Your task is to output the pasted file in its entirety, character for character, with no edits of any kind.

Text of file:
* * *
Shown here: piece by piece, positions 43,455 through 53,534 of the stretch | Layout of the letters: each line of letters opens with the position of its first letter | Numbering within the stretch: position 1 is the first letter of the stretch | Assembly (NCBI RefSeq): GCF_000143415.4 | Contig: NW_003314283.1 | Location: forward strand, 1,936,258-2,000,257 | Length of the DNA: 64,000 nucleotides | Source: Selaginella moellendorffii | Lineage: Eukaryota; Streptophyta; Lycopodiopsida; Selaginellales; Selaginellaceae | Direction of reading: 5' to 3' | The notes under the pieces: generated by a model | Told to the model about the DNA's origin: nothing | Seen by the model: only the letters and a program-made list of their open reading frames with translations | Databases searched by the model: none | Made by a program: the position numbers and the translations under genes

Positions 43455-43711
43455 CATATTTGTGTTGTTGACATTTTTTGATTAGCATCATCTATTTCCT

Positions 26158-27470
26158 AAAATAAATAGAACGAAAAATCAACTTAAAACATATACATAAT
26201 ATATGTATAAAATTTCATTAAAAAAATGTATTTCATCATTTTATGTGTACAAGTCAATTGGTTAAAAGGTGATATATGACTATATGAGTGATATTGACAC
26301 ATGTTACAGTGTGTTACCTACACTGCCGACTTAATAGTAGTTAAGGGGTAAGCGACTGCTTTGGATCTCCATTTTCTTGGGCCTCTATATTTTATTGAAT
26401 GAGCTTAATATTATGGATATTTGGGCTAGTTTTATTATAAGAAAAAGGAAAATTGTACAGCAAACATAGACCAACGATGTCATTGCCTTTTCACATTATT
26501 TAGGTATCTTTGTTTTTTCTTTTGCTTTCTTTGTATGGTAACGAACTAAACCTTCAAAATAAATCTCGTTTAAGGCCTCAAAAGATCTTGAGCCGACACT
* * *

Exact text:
Shown here: piece by piece, positions 43,455 through 53,534 of the stretch | Layout of the letters: each line of letters opens with the position of its first letter | Numbering within the stretch: position 1 is the first letter of the stretch | Assembly (NCBI RefSeq): GCF_000143415.4 | Contig: NW_003314283.1 | Location: forward strand, 1,936,258-2,000,257 | Length of the DNA: 64,000 nucleotides | Source: Selaginella moellendorffii | Lineage: Eukaryota; Streptophyta; Lycopodiopsida; Selaginellales; Selaginellaceae | Direction of reading: 5' to 3' | The notes under the pieces: generated by a model | Told to the model about the DNA's origin: nothing | Seen by the model: only the letters and a program-made list of their open reading frames with translations | Databases searched by the model: none | Made by a program: the position numbers and the translations under genes

Positions 43455-43711
43455 CATATTTGTGTTGTTGACATTTTTTGATTAGCATCATCTATTTCCT

Positions 26158-27470
26158 AAAATAAATAGAACGAAAAATCAACTTAAAACATATACATAAT
26201 ATATGTATAAAATTTCATTAAAAAAATGTATTTCATCATTTTATGTGTACAAGTCAATTGGTTAAAAGGTGATATATGACTATATGAGTGATATTGACAC
26301 ATGTTACAGTGTGTTACCTACACTGCCGACTTAATAGTAGTTAAGGGGTAAGCGACTGCTTTGGATCTCCATTTTCTTGGGCCTCTATATTTTATTGAAT
26401 GAGCTTAATATTATGGATATTTGGGCTAGTTTTATTATAAGAAAAAGGAAAATTGTACAGCAAACATAGACCAACGATGTCATTGCCTTTTCACATTATT
26501 TAGGTATCTTTGTTTTTTCTTTTGCTTTCTTTGTATGGTAACGAACTAAACCTTCAAAATAAATCTCGTTTAAGGCCTCAAAAGATCTTGAGCCGACACT